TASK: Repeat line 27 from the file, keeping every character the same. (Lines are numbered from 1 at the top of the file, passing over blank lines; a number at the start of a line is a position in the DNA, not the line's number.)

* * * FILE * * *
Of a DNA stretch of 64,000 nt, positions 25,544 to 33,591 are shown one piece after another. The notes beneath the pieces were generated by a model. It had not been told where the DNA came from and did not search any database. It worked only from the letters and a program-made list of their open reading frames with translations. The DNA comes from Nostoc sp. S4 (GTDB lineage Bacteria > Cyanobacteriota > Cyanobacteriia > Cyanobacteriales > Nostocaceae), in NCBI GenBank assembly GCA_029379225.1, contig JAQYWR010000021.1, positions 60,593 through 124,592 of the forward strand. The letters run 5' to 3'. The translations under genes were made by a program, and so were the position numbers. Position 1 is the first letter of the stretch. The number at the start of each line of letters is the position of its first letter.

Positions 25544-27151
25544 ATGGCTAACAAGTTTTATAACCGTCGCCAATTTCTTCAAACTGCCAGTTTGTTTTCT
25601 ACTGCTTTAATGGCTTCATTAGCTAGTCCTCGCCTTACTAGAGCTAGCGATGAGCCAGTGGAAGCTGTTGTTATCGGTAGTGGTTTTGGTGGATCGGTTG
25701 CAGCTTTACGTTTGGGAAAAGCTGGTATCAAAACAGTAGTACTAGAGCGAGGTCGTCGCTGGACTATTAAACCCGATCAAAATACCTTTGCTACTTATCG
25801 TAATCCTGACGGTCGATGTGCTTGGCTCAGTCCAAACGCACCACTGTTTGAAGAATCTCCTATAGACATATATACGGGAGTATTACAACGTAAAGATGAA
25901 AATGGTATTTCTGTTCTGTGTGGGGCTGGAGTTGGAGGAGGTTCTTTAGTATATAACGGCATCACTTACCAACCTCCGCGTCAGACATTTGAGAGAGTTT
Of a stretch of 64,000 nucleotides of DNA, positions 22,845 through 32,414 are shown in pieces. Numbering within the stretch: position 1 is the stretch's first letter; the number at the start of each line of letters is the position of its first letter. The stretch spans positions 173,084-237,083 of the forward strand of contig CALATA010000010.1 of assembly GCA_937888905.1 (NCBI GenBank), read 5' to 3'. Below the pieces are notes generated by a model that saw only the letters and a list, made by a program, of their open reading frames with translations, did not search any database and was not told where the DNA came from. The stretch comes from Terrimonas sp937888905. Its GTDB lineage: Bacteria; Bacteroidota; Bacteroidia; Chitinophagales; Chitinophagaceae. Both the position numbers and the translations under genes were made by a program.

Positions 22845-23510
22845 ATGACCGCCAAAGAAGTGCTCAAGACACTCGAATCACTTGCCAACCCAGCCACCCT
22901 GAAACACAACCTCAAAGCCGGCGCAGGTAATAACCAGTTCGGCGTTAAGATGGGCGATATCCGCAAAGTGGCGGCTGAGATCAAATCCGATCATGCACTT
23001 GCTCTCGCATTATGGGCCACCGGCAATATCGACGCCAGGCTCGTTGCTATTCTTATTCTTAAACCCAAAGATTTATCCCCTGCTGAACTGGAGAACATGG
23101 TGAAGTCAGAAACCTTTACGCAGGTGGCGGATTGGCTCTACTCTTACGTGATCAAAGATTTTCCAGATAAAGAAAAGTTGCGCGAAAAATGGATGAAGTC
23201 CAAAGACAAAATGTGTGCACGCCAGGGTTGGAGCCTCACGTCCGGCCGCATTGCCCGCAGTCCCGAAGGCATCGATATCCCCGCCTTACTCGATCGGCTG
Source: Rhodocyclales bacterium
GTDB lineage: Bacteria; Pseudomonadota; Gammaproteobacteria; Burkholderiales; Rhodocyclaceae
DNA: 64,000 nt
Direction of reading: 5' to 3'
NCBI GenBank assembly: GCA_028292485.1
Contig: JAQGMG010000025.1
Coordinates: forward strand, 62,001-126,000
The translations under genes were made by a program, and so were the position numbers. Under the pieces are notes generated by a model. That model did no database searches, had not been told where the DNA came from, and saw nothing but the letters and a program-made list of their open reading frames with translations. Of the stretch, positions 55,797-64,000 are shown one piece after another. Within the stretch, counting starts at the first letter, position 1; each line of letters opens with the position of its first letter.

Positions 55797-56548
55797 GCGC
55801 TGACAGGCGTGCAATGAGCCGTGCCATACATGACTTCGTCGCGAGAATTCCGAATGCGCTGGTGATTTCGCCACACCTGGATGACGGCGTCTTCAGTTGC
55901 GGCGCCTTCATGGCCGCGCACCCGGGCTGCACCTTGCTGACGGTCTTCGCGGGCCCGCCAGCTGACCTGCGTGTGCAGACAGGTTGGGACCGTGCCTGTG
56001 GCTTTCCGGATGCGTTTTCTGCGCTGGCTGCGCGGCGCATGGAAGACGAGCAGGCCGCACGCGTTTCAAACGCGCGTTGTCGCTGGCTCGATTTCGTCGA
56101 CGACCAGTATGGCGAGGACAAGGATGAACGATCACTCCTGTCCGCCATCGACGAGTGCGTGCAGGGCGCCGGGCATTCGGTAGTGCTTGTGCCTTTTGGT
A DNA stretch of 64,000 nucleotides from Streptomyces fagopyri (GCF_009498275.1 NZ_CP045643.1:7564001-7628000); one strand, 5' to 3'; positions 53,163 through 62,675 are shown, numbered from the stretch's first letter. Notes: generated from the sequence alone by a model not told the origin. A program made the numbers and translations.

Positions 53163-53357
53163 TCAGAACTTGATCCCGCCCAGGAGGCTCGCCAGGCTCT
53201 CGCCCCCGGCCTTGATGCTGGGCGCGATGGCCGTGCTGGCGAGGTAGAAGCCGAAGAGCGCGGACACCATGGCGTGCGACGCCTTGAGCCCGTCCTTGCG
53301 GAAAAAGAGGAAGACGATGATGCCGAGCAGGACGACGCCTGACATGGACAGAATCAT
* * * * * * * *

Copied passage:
56001 GCTTTCCGGATGCGTTTTCTGCGCTGGCTGCGCGGCGCATGGAAGACGAGCAGGCCGCACGCGTTTCAAACGCGCGTTGTCGCTGGCTCGATTTCGTCGA